Monday, February 24, 2020

Effects of Sleep Deprivation on the Brain

Sleep deprivation is a commonplace occurrence in modern culture and is increasingly being recognized as a significant public health issue. Yet a lot of people do not realize how important sleep is to their health.

Without enough sleep, the brain’s frontal lobes (which are responsible for the ability to pay attention, and make good judgments) do not function properly. When you are overtired, there is less blood flow to the frontal lobes and other parts of your brain. Brainwave activity throughout the brain is slowed, overworked neurons do not receive or coordinate information effectively, memory is impaired, and attention and focus are decreased. The result is a compromised ability to respond  appropriately to everyday life events as well as potentially dangerous situations.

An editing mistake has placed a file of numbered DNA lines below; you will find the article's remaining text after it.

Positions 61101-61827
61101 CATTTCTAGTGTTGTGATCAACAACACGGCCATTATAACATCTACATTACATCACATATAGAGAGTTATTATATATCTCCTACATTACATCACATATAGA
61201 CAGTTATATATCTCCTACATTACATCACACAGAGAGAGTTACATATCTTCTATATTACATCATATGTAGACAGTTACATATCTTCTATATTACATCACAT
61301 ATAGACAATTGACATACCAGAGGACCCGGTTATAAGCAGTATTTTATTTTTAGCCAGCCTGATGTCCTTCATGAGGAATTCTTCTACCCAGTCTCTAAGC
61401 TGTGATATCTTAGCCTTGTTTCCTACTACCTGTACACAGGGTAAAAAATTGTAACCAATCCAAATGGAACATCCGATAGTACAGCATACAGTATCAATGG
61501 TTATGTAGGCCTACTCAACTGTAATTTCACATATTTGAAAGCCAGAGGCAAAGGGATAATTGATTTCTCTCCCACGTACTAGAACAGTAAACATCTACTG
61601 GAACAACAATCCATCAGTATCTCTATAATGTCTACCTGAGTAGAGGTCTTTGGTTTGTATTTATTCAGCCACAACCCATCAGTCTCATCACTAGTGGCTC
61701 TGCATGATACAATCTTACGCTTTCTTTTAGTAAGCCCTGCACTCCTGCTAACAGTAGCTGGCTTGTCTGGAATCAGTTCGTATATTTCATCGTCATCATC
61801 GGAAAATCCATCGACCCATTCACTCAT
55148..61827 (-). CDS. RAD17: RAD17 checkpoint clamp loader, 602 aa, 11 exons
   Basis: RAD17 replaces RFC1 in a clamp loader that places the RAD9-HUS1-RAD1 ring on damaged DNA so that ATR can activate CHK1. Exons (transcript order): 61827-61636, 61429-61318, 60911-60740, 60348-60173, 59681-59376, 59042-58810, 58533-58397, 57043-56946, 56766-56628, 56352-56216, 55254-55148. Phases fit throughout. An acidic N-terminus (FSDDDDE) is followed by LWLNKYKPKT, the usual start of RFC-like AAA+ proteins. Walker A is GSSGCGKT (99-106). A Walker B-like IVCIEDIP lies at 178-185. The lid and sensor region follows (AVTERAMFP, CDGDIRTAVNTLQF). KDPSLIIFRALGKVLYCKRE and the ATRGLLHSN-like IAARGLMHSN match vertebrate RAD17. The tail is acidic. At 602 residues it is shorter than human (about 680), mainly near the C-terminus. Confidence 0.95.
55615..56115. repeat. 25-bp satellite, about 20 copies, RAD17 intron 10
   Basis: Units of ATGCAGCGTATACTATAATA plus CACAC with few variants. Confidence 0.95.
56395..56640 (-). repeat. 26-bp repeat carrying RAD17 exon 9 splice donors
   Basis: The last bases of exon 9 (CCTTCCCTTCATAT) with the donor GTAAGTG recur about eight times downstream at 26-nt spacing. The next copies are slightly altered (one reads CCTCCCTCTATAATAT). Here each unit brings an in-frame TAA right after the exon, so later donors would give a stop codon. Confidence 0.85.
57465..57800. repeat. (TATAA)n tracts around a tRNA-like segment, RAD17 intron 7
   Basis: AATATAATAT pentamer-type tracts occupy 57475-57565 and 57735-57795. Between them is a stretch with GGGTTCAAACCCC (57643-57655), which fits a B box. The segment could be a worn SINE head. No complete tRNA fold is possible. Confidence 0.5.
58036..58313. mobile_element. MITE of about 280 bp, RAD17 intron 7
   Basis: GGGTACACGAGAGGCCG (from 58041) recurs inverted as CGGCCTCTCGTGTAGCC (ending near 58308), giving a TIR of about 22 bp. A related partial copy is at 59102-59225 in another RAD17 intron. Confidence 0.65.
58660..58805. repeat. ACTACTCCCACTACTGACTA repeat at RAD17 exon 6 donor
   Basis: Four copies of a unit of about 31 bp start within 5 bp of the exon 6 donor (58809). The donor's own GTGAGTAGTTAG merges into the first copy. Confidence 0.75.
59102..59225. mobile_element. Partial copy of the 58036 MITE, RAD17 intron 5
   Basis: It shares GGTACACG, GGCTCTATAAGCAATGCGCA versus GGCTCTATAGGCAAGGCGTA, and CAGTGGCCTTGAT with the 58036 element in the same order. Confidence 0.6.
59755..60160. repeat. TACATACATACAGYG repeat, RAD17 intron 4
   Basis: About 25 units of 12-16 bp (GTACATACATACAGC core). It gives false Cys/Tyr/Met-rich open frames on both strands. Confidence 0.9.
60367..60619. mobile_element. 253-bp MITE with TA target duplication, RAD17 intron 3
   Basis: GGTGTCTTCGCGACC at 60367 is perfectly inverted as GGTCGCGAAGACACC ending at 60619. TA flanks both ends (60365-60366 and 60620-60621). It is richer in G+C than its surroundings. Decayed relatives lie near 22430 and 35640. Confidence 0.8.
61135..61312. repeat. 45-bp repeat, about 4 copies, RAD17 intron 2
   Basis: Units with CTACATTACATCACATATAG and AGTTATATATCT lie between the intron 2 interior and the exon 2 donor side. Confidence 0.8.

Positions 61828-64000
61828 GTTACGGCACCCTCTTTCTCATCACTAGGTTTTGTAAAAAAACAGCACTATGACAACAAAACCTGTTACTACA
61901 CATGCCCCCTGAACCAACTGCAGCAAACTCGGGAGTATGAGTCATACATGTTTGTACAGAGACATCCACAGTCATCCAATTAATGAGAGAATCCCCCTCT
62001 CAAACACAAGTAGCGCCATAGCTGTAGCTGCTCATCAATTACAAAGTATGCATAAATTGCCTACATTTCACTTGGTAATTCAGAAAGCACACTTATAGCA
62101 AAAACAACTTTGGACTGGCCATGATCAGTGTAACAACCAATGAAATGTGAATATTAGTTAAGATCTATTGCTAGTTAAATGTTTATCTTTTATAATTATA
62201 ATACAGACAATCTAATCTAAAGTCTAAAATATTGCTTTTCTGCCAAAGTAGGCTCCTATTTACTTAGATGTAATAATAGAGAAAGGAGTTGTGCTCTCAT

Sleep deprivation distresses the brain in numerous ways that can impair judgment, slow reaction times, and increase “zoning out” during repetitive tasks.

The fact is, sleep is necessary for the nervous system to work properly and to help regenerate the body and the brain. Sleep deprivation leads to a range of attention and emotional deficits, including impaired memory, irritability, and decreased ability to concentrate on attention demanding task.

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